Plastic pollution in the ocean

Plastic pollution in the ocean

Many of the plastic products we use end up in the ocean. At least 8 million tons of plastic are released into our water system every year. We are surrounded by plastic. In the first decade of this century humans produced more plastic than all the plastic in history up to the year 2000. The problem is turning into a crisis and still the fossil industry plans to increase plastic production by 40 percent over the next decade. This will lead to more toxic air pollution and plastic in our oceans.  

One of the major source of that pollution is our clothes.  

Fibres such as polyester, nylon and acrylic are about 60 percent of the materials that make up our clothes worldwide. Synthetic fibres are very common as they are cheap, versatile, functional and stretchable.  

Exactly these special fibres contribute to ocean plastic pollution in a subtle but pervasive way. Fabrics out of synthetic fibres leach into the environment just by being washed. A single load of laundry could release hundreds of thousands of fibres from our clothes into the water supply. These fibres break down into small particles so called microplastics. They are spread throughout the water column and have been found in every corner of the earth, from Mount Everest to the Mariana Trench. Microplastics are falling apart into smaller and smaller pieces.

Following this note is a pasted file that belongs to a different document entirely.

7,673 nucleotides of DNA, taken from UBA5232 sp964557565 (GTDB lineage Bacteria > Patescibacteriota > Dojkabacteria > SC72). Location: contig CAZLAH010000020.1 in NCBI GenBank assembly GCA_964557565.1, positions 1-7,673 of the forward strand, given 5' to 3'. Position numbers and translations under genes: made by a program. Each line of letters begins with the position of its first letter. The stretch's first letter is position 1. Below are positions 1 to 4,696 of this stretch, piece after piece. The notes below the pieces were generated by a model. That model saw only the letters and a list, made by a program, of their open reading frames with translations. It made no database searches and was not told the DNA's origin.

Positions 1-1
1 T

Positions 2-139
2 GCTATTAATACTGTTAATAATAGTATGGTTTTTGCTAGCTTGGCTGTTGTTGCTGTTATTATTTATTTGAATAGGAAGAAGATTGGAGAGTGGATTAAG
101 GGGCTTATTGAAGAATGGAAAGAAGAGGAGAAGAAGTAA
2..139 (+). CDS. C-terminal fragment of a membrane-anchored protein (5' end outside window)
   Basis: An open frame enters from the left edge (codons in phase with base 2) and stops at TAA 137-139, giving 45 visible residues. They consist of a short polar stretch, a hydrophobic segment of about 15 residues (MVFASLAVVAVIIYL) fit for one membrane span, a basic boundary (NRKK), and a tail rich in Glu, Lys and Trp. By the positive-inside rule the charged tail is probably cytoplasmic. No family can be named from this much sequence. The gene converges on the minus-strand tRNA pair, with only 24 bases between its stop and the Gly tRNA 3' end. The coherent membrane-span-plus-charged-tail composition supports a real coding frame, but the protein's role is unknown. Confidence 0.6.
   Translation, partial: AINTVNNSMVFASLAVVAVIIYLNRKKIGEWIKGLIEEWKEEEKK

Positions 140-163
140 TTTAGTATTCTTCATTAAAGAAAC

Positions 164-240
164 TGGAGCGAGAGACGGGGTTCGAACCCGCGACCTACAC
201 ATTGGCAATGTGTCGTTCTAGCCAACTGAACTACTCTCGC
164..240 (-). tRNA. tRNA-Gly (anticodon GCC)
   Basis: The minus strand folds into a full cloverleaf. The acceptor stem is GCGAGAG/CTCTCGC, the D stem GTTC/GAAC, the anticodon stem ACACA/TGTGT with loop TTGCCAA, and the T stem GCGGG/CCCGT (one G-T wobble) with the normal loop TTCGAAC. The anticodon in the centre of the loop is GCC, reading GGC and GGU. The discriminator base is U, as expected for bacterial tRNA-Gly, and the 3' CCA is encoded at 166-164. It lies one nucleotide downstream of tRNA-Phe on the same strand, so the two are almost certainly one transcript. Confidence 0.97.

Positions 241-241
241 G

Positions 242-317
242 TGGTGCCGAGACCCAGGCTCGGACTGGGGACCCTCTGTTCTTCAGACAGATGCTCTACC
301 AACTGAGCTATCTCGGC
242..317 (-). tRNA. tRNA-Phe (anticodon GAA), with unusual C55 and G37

They are part of our microplastic pollution that’s accumulating in the food chain, drinking water system and being ingested by all sorts of animal life and even human being. 

What can we do about it?  

Plastic is so durable that every bit of plastic ever made still exists.  

Correcting our plastic waste problem requires a fundamental change in thinking about how it is made, used and discarded.  

Do we really need that amount of plastic?  

The best solution would be to stop the production of plastic and avoid consuming it. Synthetics are not biodegradable. It doesn’t rot like paper, or food instead it stays in our environment for a very long time.  

When it comes to textiles we need to think in circles. The fashion industry has to embrace the idea of a circular economy. This is possible by avoiding synthetics and using biological, natural materials that can either be recycled or biodegrade. We have to turn organic waste into a source of value to contribute to restoring natural capital.  

The solution for consumers would be:  

Consume less. Buy only textiles made out of natural fibres. Wash only when necessary.  

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